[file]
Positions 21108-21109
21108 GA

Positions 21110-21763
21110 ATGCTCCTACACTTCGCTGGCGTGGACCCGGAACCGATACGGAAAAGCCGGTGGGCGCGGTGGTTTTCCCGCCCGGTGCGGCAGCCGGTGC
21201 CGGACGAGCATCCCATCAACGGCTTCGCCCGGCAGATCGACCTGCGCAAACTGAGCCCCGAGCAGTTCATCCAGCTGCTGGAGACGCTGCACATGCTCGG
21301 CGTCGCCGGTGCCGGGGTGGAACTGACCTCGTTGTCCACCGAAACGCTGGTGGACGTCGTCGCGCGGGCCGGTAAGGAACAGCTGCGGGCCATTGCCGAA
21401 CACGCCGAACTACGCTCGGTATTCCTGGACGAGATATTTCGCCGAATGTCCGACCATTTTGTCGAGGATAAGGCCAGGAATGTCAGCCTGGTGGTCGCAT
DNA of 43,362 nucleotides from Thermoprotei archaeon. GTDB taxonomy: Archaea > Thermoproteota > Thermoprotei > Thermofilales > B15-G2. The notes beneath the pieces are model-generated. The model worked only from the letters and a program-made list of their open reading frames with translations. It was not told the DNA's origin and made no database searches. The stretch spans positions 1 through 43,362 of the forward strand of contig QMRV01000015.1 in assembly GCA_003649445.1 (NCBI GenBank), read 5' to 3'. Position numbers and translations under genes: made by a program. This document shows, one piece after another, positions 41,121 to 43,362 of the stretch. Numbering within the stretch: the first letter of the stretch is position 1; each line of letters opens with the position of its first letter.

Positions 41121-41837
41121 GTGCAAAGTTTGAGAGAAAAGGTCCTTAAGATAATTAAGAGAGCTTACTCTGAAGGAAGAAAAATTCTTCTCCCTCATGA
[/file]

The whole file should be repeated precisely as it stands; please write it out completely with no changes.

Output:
Positions 21108-21109
21108 GA

Positions 21110-21763
21110 ATGCTCCTACACTTCGCTGGCGTGGACCCGGAACCGATACGGAAAAGCCGGTGGGCGCGGTGGTTTTCCCGCCCGGTGCGGCAGCCGGTGC
21201 CGGACGAGCATCCCATCAACGGCTTCGCCCGGCAGATCGACCTGCGCAAACTGAGCCCCGAGCAGTTCATCCAGCTGCTGGAGACGCTGCACATGCTCGG
21301 CGTCGCCGGTGCCGGGGTGGAACTGACCTCGTTGTCCACCGAAACGCTGGTGGACGTCGTCGCGCGGGCCGGTAAGGAACAGCTGCGGGCCATTGCCGAA
21401 CACGCCGAACTACGCTCGGTATTCCTGGACGAGATATTTCGCCGAATGTCCGACCATTTTGTCGAGGATAAGGCCAGGAATGTCAGCCTGGTGGTCGCAT
DNA of 43,362 nucleotides from Thermoprotei archaeon. GTDB taxonomy: Archaea > Thermoproteota > Thermoprotei > Thermofilales > B15-G2. The notes beneath the pieces are model-generated. The model worked only from the letters and a program-made list of their open reading frames with translations. It was not told the DNA's origin and made no database searches. The stretch spans positions 1 through 43,362 of the forward strand of contig QMRV01000015.1 in assembly GCA_003649445.1 (NCBI GenBank), read 5' to 3'. Position numbers and translations under genes: made by a program. This document shows, one piece after another, positions 41,121 to 43,362 of the stretch. Numbering within the stretch: the first letter of the stretch is position 1; each line of letters opens with the position of its first letter.

Positions 41121-41837
41121 GTGCAAAGTTTGAGAGAAAAGGTCCTTAAGATAATTAAGAGAGCTTACTCTGAAGGAAGAAAAATTCTTCTCCCTCATGA